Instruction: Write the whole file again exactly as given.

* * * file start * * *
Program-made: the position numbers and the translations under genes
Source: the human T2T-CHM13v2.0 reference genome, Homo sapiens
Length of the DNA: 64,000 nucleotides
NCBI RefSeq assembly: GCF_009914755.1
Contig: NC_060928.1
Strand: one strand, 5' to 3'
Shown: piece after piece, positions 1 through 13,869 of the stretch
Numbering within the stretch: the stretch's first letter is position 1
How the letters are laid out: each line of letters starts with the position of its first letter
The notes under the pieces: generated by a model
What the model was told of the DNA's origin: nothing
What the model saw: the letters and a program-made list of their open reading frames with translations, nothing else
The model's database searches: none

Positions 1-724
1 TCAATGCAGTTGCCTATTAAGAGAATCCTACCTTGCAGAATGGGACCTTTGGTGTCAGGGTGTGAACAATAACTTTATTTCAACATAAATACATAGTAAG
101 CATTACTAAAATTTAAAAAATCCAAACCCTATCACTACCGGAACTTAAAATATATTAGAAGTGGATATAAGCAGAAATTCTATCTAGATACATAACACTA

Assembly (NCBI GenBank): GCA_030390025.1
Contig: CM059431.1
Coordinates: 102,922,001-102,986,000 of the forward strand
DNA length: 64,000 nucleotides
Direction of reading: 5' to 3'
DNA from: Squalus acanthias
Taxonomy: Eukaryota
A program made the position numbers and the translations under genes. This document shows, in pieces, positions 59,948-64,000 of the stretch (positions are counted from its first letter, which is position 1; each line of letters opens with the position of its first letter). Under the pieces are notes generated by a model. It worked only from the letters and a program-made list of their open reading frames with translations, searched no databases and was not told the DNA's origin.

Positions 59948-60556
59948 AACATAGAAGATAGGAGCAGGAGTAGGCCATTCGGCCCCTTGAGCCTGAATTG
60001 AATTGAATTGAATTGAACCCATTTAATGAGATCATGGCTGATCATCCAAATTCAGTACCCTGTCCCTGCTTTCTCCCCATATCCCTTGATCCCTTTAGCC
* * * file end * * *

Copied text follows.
Program-made: the position numbers and the translations under genes
Source: the human T2T-CHM13v2.0 reference genome, Homo sapiens
Length of the DNA: 64,000 nucleotides
NCBI RefSeq assembly: GCF_009914755.1
Contig: NC_060928.1
Strand: one strand, 5' to 3'
Shown: piece after piece, positions 1 through 13,869 of the stretch
Numbering within the stretch: the stretch's first letter is position 1
How the letters are laid out: each line of letters starts with the position of its first letter
The notes under the pieces: generated by a model
What the model was told of the DNA's origin: nothing
What the model saw: the letters and a program-made list of their open reading frames with translations, nothing else
The model's database searches: none

Positions 1-724
1 TCAATGCAGTTGCCTATTAAGAGAATCCTACCTTGCAGAATGGGACCTTTGGTGTCAGGGTGTGAACAATAACTTTATTTCAACATAAATACATAGTAAG
101 CATTACTAAAATTTAAAAAATCCAAACCCTATCACTACCGGAACTTAAAATATATTAGAAGTGGATATAAGCAGAAATTCTATCTAGATACATAACACTA

Assembly (NCBI GenBank): GCA_030390025.1
Contig: CM059431.1
Coordinates: 102,922,001-102,986,000 of the forward strand
DNA length: 64,000 nucleotides
Direction of reading: 5' to 3'
DNA from: Squalus acanthias
Taxonomy: Eukaryota
A program made the position numbers and the translations under genes. This document shows, in pieces, positions 59,948-64,000 of the stretch (positions are counted from its first letter, which is position 1; each line of letters opens with the position of its first letter). Under the pieces are notes generated by a model. It worked only from the letters and a program-made list of their open reading frames with translations, searched no databases and was not told the DNA's origin.

Positions 59948-60556
59948 AACATAGAAGATAGGAGCAGGAGTAGGCCATTCGGCCCCTTGAGCCTGAATTG
60001 AATTGAATTGAATTGAACCCATTTAATGAGATCATGGCTGATCATCCAAATTCAGTACCCTGTCCCTGCTTTCTCCCCATATCCCTTGATCCCTTTAGCC